The stage focus shifts. When JAMILA 2 is having a conversation with PRISON GUARD, she advices him to look after his daughters because, she says, “The world is full of greed and hypocrisy, and can pollute and trap them.” (Act I). After saying this, she bends her knees and holds her legs tight, looks straight to the front. In this scene the vibhavas of raudra rasa are anger and insult. Jamila realizes that she is talking about herself, that she is part of the greedy world, and that she is “dirty”. According to Ghosh, the vyabhicaribhavas of raudra rasa are presence of mind, determination, energy, indignation, restlessness, fury, perspiration, trembling, horripilation, choking voice, etc’. In this scene, the vyabhicaribhavas are determination, fierce look and harsh voice. Jamila goes on saying:


JAMILA 2  I am one of them, Officer.

I kill people since I was a child.

Since I could not differ the right from the wrong.


And that is terrifying.

(Act 1, p.14)


Her anger is addressed to herself and in her confession she justifies herself. The battle that causes raudra rasa is within herself.

The society considers Jamila as enemy of the country. She signifies the fall of morality and human values. PRISON GUARD reads out the newspaper to Jamila and tells her that an Islamic organization, Nation’s Faith Defender Forum (FPIB), will go for a demonstration at the court with participants of thousands of people. The organization demands that the trial sentences her to death. However, she calls the organization as “hypocrite moralist militants.” The fictitious FPIB actually refers to Islam’s Defenders Front (FPI), an organization which acts against ‘immorality’ on behalf of Islam. With uncivilized behaviour, FPI members raid on bars and nightclubs also destroy alcohol and pornography material especially during Ramadan month. They take the law into their hands and abuses religion. Jamila claims that those people do not understand morals. She instead proposes that they declare her a dignitary of the organization.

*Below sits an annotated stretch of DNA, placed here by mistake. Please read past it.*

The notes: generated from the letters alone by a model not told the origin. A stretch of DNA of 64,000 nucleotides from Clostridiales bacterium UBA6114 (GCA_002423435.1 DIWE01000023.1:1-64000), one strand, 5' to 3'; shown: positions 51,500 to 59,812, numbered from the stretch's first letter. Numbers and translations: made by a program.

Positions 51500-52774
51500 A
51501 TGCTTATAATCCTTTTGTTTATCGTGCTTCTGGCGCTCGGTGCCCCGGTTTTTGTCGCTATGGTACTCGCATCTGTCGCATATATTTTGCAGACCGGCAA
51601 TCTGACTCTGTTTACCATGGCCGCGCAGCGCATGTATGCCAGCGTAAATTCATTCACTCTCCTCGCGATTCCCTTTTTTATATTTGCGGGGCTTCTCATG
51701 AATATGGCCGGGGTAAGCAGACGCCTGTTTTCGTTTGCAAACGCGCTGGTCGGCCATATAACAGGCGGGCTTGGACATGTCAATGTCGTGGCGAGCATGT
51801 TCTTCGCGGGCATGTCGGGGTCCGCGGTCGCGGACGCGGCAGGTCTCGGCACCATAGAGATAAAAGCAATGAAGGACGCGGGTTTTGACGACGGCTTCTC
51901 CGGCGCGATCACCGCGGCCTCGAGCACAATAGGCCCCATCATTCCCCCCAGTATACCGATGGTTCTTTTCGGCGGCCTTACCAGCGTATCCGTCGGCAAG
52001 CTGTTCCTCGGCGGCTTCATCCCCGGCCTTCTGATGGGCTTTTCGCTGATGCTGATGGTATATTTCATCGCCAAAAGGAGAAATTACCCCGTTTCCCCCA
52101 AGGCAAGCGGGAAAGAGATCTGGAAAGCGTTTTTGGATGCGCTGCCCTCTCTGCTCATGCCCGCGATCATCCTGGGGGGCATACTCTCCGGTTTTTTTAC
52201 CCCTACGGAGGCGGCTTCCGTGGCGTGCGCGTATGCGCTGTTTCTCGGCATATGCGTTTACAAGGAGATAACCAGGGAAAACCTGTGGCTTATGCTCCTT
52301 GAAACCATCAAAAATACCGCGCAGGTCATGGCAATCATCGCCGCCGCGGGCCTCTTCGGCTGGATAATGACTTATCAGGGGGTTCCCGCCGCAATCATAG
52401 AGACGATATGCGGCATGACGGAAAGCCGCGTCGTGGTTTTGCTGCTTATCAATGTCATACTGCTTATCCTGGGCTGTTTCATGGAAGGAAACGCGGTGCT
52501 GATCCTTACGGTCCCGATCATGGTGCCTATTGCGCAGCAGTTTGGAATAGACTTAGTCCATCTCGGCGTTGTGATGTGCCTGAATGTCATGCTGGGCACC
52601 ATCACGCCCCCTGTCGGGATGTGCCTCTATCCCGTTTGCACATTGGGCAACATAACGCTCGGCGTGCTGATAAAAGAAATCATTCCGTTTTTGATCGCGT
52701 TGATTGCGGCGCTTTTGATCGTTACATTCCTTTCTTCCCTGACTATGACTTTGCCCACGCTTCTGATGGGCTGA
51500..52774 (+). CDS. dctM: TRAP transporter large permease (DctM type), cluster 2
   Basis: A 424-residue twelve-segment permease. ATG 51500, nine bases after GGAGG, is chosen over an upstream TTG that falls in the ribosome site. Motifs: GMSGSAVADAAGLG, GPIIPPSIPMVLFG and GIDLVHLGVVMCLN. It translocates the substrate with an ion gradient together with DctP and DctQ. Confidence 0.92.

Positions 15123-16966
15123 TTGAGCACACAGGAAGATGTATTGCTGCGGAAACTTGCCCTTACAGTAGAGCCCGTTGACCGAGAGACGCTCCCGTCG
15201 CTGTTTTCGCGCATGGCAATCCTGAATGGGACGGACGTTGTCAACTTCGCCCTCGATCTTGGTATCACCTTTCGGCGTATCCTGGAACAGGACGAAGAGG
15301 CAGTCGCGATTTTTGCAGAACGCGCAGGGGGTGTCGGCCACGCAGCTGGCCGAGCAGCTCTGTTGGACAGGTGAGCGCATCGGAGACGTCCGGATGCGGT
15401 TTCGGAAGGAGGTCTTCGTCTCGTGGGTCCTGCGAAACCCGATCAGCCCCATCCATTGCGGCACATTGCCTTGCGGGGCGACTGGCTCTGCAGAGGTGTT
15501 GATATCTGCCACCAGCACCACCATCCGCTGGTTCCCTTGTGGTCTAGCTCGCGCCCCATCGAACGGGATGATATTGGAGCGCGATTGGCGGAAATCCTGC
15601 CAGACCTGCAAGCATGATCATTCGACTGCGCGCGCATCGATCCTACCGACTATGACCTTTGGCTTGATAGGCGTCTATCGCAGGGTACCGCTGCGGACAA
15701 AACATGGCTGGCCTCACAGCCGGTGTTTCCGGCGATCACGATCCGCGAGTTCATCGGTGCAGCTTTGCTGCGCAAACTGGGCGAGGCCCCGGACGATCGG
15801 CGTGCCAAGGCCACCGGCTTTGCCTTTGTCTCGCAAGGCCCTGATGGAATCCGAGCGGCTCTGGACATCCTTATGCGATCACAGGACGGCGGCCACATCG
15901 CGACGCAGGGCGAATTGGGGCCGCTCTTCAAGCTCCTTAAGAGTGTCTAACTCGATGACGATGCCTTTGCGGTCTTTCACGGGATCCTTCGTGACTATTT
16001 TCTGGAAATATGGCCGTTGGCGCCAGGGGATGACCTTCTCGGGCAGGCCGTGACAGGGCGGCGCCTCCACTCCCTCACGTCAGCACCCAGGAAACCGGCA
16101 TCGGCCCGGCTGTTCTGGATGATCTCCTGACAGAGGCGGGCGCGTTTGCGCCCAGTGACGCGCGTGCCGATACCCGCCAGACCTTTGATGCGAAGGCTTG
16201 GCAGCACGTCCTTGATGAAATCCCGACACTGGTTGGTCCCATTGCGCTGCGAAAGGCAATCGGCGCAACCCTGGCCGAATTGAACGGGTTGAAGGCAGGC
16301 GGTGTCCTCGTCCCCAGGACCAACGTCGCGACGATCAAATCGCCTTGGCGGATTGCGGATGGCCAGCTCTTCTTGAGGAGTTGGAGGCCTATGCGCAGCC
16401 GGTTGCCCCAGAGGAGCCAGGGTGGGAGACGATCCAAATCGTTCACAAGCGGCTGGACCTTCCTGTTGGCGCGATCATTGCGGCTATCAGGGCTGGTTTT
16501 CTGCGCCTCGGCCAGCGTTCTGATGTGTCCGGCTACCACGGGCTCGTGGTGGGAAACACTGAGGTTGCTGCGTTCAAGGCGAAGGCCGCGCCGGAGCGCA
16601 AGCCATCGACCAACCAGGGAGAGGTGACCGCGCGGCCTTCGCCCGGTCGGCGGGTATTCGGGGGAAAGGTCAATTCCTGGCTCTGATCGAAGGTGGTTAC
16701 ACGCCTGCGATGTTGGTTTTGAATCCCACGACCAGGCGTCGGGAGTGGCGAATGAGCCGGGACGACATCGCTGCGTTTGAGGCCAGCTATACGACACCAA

Seeing JAMILA 2 being intimate with PRISON GUARD, MRS RIA scolds him and says that his job is to guard the inmate, not to befriend her. Here the vibhava for MRS RIA is jealousy. She does not want Jamila to become a martyr.

However, MRS RIA also sympathizes with JAMILA. She tells her to stop bragging herself because “it may increase [her] punishment” (Act 1). When anger is transformed into violence and destruction, karuna rasa (pathetic sentiment) is evoked. Raudra and karuna have some common anubhavas , for example red eyes and movement of cheeks. In the scene when MRS RIA says that she cares about Jamila, MRS RIA’s face is stiff and her voice is firm—the anubhavas. In the mean time, the vibhava is Jamila’s captivity misfortune, which MRS RIA can feel as she is also a woman. The manifestation of destruction is resulted from her sorrow. This is the intersection between raudra and karuna. In karuna, the effect of sorrow is more important than the cause, while in anger, it is the opposite.

Besides MRS RIA, other people may also pity her. Malik, the LAWYER, tells JAMILA 2 that actually millions of people care about her. They do not want her charge to be interfered with political interests. However, JAMILA 2 is furious with this.

JAMILA 2   Enough! Enough!! Enough !!!!

I told you I don’t need legal defense.

(I, 18)